Establishing high-performing teams requires well-defined company branding. Startups across industries are putting their employer brand ahead in order to comprehend better how they are seen online and how that impression influences recruitment, hiring, and retention. But why is employer branding important and what are the actual proofs of this? Here are some of the most significant statistics you must know. Let’s dive in!
Understanding Employer Branding
Employer branding is how your company identifies itself as an employer. Essentially, it deals with how your company is viewed and promoted to prospective employees – meaning that your current employees are brand ambassadors that can aid your employer branding. You will discover that by involving your existing employees in employer branding, your company will develop more business opportunities.
Social media enables two-way communication between businesses and their target audiences. As a result, social media platforms provide a significant potential for companies to develop good connections with their future employees. Understand the three aspects in which you can utilize statistics for your employer branding.
The most significant result of having a good employer brand is that prospective employees are more likely to consider your company when applying for employment. Top talents are aware of the preparation and they do their research about your company before deciding to send their resumes in.
According to a study by icims, 86% of HR professionals claimed that recruiting is becoming more like marketing. You can read about content marketing strategy for the hiring process here.
To determine where to apply for a job, 86% of employees and job seekers surveyed by Glassdoor look at business evaluations and ratings. The study also suggested that if a business actively maintains its employer brand, 75% of active job searchers are more likely to apply for a position.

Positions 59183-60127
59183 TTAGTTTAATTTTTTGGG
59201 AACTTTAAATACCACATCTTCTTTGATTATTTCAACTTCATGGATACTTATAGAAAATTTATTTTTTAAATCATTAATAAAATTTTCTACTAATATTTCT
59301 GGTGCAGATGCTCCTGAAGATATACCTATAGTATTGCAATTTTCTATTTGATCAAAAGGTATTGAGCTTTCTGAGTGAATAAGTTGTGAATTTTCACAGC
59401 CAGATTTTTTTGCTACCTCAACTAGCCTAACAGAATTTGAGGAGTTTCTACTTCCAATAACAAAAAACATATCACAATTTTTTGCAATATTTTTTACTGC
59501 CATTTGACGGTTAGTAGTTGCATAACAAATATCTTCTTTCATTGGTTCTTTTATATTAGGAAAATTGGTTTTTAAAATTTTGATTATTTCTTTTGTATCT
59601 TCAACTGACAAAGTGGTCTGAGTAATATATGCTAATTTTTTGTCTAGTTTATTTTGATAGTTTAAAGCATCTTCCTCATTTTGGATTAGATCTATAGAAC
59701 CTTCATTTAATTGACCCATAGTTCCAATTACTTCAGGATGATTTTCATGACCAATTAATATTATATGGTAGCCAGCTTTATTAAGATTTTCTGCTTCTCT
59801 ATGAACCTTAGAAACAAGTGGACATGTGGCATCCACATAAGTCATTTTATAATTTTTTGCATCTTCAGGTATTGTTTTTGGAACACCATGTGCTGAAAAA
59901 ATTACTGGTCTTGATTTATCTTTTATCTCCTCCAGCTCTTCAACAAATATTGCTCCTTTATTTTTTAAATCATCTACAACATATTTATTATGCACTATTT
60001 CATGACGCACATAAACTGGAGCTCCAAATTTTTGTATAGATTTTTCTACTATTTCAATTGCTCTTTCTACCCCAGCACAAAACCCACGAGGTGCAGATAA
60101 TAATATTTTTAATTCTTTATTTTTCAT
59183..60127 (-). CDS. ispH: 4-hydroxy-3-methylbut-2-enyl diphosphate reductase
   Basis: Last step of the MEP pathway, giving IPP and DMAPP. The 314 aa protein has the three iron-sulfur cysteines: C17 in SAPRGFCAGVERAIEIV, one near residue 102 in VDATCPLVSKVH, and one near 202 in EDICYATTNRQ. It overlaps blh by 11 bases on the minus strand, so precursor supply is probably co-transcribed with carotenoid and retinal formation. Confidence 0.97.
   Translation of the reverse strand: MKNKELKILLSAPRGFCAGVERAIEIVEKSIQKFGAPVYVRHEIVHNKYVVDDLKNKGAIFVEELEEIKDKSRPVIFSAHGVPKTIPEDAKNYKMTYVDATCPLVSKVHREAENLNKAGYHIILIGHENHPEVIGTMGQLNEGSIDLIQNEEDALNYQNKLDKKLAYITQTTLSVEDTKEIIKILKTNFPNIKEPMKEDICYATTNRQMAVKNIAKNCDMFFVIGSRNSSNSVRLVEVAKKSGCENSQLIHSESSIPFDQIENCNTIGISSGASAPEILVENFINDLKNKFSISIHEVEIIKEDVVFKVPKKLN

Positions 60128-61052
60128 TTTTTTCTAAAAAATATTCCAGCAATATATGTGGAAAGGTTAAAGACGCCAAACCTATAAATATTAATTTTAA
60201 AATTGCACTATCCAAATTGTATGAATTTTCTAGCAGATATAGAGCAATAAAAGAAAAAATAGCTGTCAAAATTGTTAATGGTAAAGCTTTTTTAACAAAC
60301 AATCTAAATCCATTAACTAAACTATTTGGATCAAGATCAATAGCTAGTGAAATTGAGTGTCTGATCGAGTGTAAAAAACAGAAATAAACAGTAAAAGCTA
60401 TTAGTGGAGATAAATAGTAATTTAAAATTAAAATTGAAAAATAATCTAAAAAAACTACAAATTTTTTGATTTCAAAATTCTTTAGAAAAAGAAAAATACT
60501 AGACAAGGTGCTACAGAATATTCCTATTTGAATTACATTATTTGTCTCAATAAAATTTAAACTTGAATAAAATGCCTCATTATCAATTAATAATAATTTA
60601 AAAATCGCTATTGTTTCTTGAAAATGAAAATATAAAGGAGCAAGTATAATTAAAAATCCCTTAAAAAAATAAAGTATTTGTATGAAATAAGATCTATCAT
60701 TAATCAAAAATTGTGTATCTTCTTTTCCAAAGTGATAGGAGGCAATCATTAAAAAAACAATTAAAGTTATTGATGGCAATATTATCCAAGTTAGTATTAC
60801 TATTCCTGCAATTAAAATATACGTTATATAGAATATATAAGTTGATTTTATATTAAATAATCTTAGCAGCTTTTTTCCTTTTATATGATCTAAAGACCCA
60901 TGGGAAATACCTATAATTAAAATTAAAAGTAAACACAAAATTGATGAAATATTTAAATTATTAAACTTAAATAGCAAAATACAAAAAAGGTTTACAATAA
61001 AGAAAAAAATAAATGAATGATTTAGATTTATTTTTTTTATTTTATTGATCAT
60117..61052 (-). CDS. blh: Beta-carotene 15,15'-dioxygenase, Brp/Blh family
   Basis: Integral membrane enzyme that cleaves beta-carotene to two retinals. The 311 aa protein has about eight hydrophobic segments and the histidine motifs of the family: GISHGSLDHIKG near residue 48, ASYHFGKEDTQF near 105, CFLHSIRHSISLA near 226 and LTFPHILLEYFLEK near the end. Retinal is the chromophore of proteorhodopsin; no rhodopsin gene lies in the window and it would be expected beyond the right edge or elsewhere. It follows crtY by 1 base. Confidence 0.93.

68% of Millennials, 54% of Gen-Xers, and 48% of Boomers said they particularly explore an employer’s social media accounts to evaluate the employer’s brand, Careerarch suggested.
When a candidate submits their application, an established employer brand influences how the company handles the interview process and negotiate the offer process. Whether or not a candidate accepts your offer may have something to do with the reputation you have built as a startup.
One study by HR Daily Advisor showed that 50% of candidates said they would not work for a company with a negative image, even if the wage rise was considerable. The same study also revealed that when offered a position with a business with a great corporate reputation, 92% of candidates would consider switching careers.
A good employer branding may lower the cost per hire by up to 50%, according to LinkedIn Business.
On the other hand, a bad reputation or employer branding may cost a company up to 10% extra each hiring, as suggested by HBR.
The effect of your employer branding does not stop when a candidate accepts an offer and finishes the onboarding process. Your reputation extends over into the employment process and tenure. A strong employer branding that is consistent with your business culture is a powerful force for lowering turnover, increasing retention, and keeping employees engaged.
There are many cases where employer branding does not align with candidates’ expectations and is only realized once they are employed. A study by The Muse revealed that almost one-third of job seekers quit within the first 90 days of employment.
Once employed, candidates can actually change their minds about employer branding. This is a case with 7 out of 10 respondents in a survey by LearnHub after seeing their companies’ replies to a review.
When it comes to discussing working conditions at that company, employee voice is three times more credible than the CEO’s, according to Edelman.
Retention can be done effectively with consistent employer branding that shows. Officevibe suggested how companies that actively engage in their employer brand might minimize turnover by up to 28%.
There is no one-size-fits-all method for employer branding, as this varies according to your company culture. Once you have identified the right strategy for your startup, you can get creative and develop relevant content to strengthen your employer branding. If your company is customer-centric and innovative, as startups are expected to be, make sure that message resonates with your target audience.